Author: Sukainah Abid-Kons
The city council on Tuesday will review street naming policies. As for existing streets, efforts to rename them aren’t on the council’s agenda. And a closer look at the history of those names shows more mystery than certainty thanks to a lack of official record-keeping and a hodge-podge of ways Harrisonburg streets were named in the past.
What began as a plan to distribute 100 “Black Lives Matter” signs has increased to more than six-fold since June, as demand for signs across the city continues to rise.
Last Thursday, a Dominion Energy media relations representative talked with The Citizen for 22 minutes about the future of the long-debated and controversial Atlantic Coast Pipeline, which just a few weeks earlier had cleared a major hurdle in the U.S. Supreme Court. There was no hint of what Dominion and Duke would announce three days later.
As a lesser-publicized consequence of the COVID-19 pandemic, many colleges and universities stopped paying for certain on-campus work-study jobs when classes shifted online in March. For many of these students, the checks that were supposed to come until May abruptly ended two months early, creating a cash crunch for those students — and uncertainty about regaining those work-study positions in the fall.
When Rodney Alderfer, president of the Bridgewater Retirement Community, found out he had tested positive for COVID-19 on June 2, he knew that he and the senior leadership team with whom he worked had to quarantine for two weeks to protect each other, as well as the community’s residents — who, because of their age, are among those most at risk.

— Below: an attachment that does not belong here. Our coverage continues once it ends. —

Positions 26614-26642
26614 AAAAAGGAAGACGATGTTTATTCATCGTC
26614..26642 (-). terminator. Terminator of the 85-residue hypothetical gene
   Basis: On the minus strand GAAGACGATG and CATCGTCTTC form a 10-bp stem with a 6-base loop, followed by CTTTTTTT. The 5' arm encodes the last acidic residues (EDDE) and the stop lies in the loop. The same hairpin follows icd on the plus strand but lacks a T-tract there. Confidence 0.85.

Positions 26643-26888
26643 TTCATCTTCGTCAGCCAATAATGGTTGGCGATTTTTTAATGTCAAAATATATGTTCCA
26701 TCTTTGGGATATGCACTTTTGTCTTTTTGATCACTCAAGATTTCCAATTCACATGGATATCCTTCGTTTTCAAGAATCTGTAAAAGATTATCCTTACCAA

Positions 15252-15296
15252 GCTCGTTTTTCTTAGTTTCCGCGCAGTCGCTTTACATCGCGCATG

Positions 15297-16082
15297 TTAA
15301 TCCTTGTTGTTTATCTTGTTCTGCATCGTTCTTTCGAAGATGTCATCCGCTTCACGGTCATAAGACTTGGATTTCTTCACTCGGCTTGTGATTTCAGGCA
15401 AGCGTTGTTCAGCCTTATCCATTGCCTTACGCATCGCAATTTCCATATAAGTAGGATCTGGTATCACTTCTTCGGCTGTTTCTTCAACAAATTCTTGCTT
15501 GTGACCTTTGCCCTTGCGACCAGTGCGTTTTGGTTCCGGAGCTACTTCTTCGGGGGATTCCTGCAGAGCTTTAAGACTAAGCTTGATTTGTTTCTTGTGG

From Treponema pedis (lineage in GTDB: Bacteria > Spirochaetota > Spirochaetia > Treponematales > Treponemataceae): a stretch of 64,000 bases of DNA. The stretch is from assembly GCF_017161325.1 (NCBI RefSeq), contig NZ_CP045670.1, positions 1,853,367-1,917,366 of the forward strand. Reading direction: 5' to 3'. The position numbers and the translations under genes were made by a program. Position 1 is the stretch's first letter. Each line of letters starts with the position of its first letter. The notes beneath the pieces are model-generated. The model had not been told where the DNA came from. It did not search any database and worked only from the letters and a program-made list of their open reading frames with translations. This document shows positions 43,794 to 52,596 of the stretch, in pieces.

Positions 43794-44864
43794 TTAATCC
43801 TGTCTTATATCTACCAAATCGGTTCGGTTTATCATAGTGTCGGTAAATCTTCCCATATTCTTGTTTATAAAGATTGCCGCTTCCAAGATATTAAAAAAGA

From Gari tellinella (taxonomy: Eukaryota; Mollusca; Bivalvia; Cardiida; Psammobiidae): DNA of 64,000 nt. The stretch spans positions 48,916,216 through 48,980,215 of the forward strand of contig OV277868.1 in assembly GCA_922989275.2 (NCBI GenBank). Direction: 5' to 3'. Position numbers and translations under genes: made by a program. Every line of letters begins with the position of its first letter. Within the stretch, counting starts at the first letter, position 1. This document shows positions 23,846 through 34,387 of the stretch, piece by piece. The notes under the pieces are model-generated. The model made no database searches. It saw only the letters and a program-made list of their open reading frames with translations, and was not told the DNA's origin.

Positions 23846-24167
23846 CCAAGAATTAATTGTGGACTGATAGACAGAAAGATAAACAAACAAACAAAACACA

JMU students lead silent march to turn up volume on calls to end systemic racism and remove confederates’ names from buildings
In leading a protest march Friday that was both silent and loud, JMU students — joined by university employees and community members — called on the university to step up its response to systemic racism, starting with removing the names of confederate leaders from three of its buildings.
Local rapper Gabriel Curry started using the term “coronaissance” as a joke term with friends as a way to describe the effect that the global pandemic was having on local art and culture. But it soon became apparent it was more than a joke. Something was happening.
Out of necessity, restaurants adapt public spaces for outdoor seating. Will that spark a broader conversation for the future?
After expanding outdoor seating to the adjacent parking lot, Jack Brown’s Beer and Burger Joint and Billy Jack’s Shack have hosted more guests outside while maintaining six-feet of distance between tables. And, in the process, it’s inspiring a wider conversation about reimagining public spaces in downtown Harrisonburg through the pandemic and beyond.